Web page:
Recipes from bygone eras are making a comeback, featuring in programmes such as The Great British Bake Off.
“In baking and cakes there’s only six core recipes and then they’re just tweaked and amended,” says Paul Hollywood, master baker and one of the specialist presenters on the show.
The other specialist presenter, Mary Berry, is one of the best-known and respected cookery writers and broadcasters in the UK. She has written more than 40 cookery books, many of which have sold in their hundreds of thousands. This is her version of a traditional Victoria sandwich or Victoria sponge cake, a baking classic and a tasty tea-time treat, from the first episode.
4 free-range eggs
225g caster sugar, plus a little extra for dusting the finished cake
225g self-raising flour
2t baking powder
225g soft butter at room temperature, plus a little extra to grease the tins
good-quality strawberry or raspberry jam
whipped double cream (optional)
- Preheat the oven to 180° C.
- Grease and line 2 x 20cm sandwich tins: use a piece of baking or silicone paper to rub a little butter around the inside of the tins until the sides and base are lightly coated. Line the bottom of the tins with a circle of baking or silicone paper (to do this, draw around the base of the tin onto the paper and cut out).
- Break the eggs into a large mixing bowl, then add the sugar, flour, baking powder and butter.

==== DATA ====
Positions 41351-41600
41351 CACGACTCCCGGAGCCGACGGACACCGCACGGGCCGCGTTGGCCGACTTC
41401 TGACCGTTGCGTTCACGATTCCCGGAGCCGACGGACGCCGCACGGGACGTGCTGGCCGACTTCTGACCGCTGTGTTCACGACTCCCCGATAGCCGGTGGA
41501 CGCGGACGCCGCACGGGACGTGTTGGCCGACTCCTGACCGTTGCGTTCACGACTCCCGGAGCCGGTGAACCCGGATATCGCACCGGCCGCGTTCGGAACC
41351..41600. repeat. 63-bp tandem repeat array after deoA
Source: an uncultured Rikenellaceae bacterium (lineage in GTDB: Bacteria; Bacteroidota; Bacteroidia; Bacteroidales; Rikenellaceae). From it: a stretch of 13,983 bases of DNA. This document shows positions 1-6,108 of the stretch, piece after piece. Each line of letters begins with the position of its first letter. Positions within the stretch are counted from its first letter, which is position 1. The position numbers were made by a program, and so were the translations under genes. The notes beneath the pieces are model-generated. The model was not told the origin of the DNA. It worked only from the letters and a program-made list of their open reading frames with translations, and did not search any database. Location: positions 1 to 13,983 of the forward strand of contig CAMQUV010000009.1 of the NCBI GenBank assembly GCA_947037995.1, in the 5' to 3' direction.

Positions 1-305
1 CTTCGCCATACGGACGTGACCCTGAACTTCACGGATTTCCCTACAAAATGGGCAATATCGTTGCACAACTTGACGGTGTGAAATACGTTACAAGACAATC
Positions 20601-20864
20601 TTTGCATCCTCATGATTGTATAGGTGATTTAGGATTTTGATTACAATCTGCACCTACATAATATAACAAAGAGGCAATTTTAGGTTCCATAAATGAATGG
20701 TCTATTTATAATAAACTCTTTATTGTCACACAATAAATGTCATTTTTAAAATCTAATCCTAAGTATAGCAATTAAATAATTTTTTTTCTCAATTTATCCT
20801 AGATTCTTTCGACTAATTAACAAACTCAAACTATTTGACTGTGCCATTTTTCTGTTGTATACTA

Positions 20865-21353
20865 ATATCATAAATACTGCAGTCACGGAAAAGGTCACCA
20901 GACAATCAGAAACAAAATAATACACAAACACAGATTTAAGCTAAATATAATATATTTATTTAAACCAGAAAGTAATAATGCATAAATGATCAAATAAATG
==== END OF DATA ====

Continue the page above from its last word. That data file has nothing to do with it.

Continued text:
- Mix everything together until well combined. The easiest way to do this is with an electric hand mixer, but you can use a wooden spoon. Put a damp cloth under your bowl when you’re mixing to stop it moving around. Be careful not to over-mix – as soon as everything is blended you should stop. The finished mixture should be of a soft ‘dropping’ consistency – it should fall off a spoon easily.
- Divide the mixture evenly between the tins: this doesn’t need to be exact, but you can weigh the filled tins if you want to check. Use a spatula to remove all of the mixture from the bowl and gently smooth the surface of the cakes.
- Place the tins on the middle shelf of the oven and bake for 25 minutes. Don’t be tempted to open the door while they’re cooking, but after 20 minutes do look through the door to check them.
- The cakes are done when they’re golden-brown and coming away from the edge of the tins. Press them gently to check – they should be springy to the touch. Remove them from the oven and set aside to cool in their tins for five minutes. Then run a palette or rounded butter knife around the inside edge of the tin and carefully turn the cakes out onto a cooling rack.
- To take your cakes out of the tins without leaving a wire rack mark on the top, put the clean tea towel over the tin, put your hand onto the tea towel and turn the tin upside-down. The cake should come out onto your hand and the tea towel – then you can turn it from your hand onto the wire rack.
- Set aside to cool completely.
- To assemble the cake, place one cake upside down onto a plate and spread it with plenty of jam. If you want to, you can spread over whipped cream too.
- Top with the second cake, top-side up. Dust the top with caster sugar.
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